Reserve Bank of India (RBI) needs to shore up liquidity in the financial system. True, RBI has been boosting liquidity lately, with repurchase obligations (repo) in government securities of the order of Rs 1 lakh crore slated in March. But while abundant liquidity in the banking system is necessary, it is certainly not sufficient. The central bank has to be ahead of the curve and duly step-up repo in corporate bonds. Notice the rising redemptions in the mutual funds (MF) industry of late, with assets of over Rs 28 lakh crore — the outflows now add up to Rs 50,000 crore daily. Hence the need to boost liquidity for MFs with a repo window for corporate bonds and commercial paper.
Amfi, the Association of Mutual Funds in India, is reportedly seeking substantial liquidity injection via repo in corporate bonds; RBI needs to concur. RBI also needs to consider directly subscribing to bonds of large corporates and non-banks. Meanwhile, the tri-party repo order-matching platform, Treps, on which corporates and non-banks trade their surplus liquidity, now has central counterparty clearing albeit as late as November 2018. But the tri-party segment remains restricted to AAA-rated bonds. Finance minister Nirmala Sitharaman, in her maiden budget in 2019, did propose that AA-rated bonds also be allowed as collateral.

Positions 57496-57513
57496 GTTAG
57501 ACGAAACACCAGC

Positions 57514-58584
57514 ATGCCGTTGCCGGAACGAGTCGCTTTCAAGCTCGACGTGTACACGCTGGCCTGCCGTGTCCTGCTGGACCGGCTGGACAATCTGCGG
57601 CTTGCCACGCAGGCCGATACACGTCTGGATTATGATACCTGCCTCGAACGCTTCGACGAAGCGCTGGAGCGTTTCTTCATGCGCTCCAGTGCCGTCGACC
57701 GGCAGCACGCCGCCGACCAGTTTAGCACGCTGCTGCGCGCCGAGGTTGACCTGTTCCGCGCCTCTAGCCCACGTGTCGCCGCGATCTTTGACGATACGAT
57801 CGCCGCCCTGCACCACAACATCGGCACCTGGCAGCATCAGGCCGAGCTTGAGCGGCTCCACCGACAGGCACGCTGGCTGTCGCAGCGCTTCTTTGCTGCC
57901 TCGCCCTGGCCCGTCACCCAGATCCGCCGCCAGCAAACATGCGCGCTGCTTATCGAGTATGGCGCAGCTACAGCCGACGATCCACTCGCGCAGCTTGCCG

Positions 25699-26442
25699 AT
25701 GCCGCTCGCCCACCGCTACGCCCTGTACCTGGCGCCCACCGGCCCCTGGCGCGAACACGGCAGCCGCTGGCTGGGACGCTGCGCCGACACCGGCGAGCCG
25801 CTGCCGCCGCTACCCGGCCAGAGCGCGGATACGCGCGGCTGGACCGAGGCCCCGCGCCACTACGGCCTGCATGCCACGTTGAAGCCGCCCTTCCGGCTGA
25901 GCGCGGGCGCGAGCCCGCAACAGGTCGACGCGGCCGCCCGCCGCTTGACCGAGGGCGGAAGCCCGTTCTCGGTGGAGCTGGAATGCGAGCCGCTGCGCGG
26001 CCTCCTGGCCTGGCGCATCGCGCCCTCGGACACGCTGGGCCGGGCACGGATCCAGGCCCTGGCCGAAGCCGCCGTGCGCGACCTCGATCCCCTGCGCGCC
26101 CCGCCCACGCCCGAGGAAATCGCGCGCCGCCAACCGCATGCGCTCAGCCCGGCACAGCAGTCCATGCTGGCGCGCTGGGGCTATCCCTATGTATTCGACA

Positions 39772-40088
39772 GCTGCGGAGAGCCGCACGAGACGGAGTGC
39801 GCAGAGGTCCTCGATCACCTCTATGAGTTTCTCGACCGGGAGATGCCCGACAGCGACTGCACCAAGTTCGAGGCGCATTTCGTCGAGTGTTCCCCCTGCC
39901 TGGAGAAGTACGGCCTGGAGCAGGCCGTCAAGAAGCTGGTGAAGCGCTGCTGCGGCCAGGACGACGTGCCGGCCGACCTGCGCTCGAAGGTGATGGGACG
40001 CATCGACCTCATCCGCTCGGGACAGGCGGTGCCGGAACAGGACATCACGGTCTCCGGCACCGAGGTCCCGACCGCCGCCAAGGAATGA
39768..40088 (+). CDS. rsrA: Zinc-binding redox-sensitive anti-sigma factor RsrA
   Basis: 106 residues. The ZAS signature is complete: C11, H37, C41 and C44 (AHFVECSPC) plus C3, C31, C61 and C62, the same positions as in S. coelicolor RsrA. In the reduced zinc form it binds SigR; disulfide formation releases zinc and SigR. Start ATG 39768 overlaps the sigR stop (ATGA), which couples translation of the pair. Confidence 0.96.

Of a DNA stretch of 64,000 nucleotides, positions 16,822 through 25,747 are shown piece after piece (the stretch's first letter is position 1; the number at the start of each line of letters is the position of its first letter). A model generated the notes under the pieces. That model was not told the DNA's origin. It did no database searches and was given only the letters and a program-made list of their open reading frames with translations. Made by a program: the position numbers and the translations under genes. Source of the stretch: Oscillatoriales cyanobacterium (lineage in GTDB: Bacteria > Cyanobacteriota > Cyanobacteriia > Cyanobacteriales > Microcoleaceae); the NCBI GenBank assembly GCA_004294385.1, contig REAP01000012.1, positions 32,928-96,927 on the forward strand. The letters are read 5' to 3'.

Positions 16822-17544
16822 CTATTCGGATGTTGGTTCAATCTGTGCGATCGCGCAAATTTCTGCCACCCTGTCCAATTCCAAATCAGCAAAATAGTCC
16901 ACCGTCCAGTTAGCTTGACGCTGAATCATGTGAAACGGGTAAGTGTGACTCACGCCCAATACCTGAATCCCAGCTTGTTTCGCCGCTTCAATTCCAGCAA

It must progress from promise to reality. In tandem, we need an enabling framework for an active and vibrant corporate bond market, including liquidity in insurance products like credit default swaps and routine scope for ‘netting’ financial exposure with counterparties.
Note that the bonds of high-profile non-bank Infrastructure Leasing and Financial Services, which went into default in late 2018, were AAA-rated and mostly not traded. Regular trading would bring out faults hidden by ratings.
Source- Economic Times.